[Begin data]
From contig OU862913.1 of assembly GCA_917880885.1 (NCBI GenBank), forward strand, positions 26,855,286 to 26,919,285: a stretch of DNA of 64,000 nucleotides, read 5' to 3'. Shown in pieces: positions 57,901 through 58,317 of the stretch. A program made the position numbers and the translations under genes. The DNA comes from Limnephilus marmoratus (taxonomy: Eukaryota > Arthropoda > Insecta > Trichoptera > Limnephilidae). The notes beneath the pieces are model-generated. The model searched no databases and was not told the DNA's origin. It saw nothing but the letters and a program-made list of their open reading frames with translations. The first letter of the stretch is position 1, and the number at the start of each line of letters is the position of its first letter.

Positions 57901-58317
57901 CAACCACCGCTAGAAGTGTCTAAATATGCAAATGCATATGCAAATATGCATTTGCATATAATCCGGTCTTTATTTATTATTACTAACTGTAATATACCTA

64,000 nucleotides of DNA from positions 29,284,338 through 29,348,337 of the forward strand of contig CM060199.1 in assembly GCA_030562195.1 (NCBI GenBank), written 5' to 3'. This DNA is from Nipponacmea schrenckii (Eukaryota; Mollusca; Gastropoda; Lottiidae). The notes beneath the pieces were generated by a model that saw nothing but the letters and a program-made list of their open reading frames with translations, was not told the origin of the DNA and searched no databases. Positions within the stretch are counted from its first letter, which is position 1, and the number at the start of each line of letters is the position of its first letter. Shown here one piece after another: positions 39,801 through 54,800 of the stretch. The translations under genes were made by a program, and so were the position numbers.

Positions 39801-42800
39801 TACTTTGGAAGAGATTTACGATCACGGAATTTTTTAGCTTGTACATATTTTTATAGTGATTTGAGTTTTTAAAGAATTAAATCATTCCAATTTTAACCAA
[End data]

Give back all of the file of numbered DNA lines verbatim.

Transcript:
From contig OU862913.1 of assembly GCA_917880885.1 (NCBI GenBank), forward strand, positions 26,855,286 to 26,919,285: a stretch of DNA of 64,000 nucleotides, read 5' to 3'. Shown in pieces: positions 57,901 through 58,317 of the stretch. A program made the position numbers and the translations under genes. The DNA comes from Limnephilus marmoratus (taxonomy: Eukaryota > Arthropoda > Insecta > Trichoptera > Limnephilidae). The notes beneath the pieces are model-generated. The model searched no databases and was not told the DNA's origin. It saw nothing but the letters and a program-made list of their open reading frames with translations. The first letter of the stretch is position 1, and the number at the start of each line of letters is the position of its first letter.

Positions 57901-58317
57901 CAACCACCGCTAGAAGTGTCTAAATATGCAAATGCATATGCAAATATGCATTTGCATATAATCCGGTCTTTATTTATTATTACTAACTGTAATATACCTA

64,000 nucleotides of DNA from positions 29,284,338 through 29,348,337 of the forward strand of contig CM060199.1 in assembly GCA_030562195.1 (NCBI GenBank), written 5' to 3'. This DNA is from Nipponacmea schrenckii (Eukaryota; Mollusca; Gastropoda; Lottiidae). The notes beneath the pieces were generated by a model that saw nothing but the letters and a program-made list of their open reading frames with translations, was not told the origin of the DNA and searched no databases. Positions within the stretch are counted from its first letter, which is position 1, and the number at the start of each line of letters is the position of its first letter. Shown here one piece after another: positions 39,801 through 54,800 of the stretch. The translations under genes were made by a program, and so were the position numbers.

Positions 39801-42800
39801 TACTTTGGAAGAGATTTACGATCACGGAATTTTTTAGCTTGTACATATTTTTATAGTGATTTGAGTTTTTAAAGAATTAAATCATTCCAATTTTAACCAA